When it comes to indicators of morbidity, Northern Ireland is consistently at the top of the charts in the UK.
DLA claims, suicide rates, and now startling levels of consumption of anti-depressants show a province with a very worrying mental health problem.
While the legacy of three decades of horrifying violence could be a part explanation, now, 20 years after the signing of the Good Friday Agreement and the ending of the inter-community murderous campaign which claimed more than 3,000 lives and left many more injured both physically and mentally, that legacy shows little sign of abating.
DUP MLA Christopher Stalford has revealed that in the 12 months from January to December last year 2.75m prescriptions for anti-depressants were dispensed, compared to 2.5m the previous year and 2.4m in 2018. This continued increase shows Northern Ireland to be a zombie nation, reaching for medication just to get through the day.
Undoubtedly the incidence of depression has been increased due to the coronavirus pandemic with many people forced to isolate and suffering from loneliness and fear over what the future might hold for them. Bereavement and the inability to hold traditional funerals for loved ones are other contributory factors.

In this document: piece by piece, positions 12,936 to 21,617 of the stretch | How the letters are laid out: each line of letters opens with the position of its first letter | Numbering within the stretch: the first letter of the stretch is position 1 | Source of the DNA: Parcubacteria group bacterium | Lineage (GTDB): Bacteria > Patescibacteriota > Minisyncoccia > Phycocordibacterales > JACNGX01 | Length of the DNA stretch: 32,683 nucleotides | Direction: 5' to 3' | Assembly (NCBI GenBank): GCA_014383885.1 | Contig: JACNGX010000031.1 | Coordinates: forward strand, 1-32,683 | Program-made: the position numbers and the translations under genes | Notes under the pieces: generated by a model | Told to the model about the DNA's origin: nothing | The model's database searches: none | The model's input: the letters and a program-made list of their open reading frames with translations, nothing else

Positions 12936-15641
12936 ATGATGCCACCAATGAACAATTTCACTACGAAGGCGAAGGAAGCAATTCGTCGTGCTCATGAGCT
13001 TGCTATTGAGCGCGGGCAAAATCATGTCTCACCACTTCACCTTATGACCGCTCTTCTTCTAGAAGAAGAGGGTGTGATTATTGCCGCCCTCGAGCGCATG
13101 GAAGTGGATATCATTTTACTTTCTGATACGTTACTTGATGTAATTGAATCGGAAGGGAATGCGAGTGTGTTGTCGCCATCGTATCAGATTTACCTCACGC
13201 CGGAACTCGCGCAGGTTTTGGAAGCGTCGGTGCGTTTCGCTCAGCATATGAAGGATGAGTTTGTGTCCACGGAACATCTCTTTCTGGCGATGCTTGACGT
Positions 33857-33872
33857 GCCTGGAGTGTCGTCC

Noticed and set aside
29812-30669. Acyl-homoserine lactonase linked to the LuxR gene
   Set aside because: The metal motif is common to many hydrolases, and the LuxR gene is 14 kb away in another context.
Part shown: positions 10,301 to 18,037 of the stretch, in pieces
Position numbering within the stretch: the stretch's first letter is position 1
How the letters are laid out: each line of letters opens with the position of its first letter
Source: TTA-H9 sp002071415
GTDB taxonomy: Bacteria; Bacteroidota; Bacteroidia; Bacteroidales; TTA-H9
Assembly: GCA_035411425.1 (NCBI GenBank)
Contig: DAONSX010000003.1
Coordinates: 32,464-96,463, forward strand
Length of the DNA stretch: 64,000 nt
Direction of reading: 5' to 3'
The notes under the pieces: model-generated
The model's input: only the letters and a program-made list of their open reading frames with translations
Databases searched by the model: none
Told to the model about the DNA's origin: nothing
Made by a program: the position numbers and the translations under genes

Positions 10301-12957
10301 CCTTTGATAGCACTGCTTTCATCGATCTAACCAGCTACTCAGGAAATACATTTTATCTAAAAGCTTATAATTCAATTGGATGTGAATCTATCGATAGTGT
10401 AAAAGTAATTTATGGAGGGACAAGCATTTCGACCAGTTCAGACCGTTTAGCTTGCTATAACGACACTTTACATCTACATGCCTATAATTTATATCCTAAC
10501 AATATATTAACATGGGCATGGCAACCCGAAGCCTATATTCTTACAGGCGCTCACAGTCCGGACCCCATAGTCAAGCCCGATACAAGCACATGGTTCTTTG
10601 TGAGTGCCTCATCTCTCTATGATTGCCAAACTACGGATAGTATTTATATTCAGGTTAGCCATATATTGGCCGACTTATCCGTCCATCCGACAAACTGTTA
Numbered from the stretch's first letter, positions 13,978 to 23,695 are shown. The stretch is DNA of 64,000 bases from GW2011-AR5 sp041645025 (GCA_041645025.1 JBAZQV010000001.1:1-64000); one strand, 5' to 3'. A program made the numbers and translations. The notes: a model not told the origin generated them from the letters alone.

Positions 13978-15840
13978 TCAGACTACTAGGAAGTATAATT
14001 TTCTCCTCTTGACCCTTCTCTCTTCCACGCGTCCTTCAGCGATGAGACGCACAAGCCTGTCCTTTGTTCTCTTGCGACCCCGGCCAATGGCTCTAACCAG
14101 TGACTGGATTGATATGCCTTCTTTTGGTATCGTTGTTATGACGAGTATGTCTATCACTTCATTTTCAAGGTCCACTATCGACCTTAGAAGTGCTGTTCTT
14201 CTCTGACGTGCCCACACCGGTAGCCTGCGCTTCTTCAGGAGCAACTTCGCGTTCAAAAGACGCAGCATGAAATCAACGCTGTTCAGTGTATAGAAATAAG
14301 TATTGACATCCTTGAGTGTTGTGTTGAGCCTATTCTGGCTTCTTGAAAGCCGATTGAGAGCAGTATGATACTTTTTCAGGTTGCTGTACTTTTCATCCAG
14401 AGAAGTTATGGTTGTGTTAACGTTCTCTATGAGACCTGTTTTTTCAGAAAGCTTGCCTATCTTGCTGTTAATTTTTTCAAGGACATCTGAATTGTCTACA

The figures also show that the problem is likely to be with us for some time as the legacy of the pandemic works its way through the population.
Mental health, as has been pointed out many times, was a Cinderella sector of healthcare for many years as other health problems were given priority by a hard-pressed and under-resourced health service.
The stories of people with acute mental health problems being unable to access care until it was too late are legion and it is therefore encouraging that the Executive is beginning to take the problem seriously.
A new 10-year mental health strategy is currently out for consultation and a Mental Health Champion is expected to be appointed later this year.
These are important foundations but the problems of mental health will only be addressed properly if adequate resources, both financial and staffing, are made available.
Given the many other problems in the health service with soaring waiting times and even cancer treatments being delayed because of the demands of treating coronavirus, it will take all the persuasive powers of the new Mental Health Champion to ensure action is taken.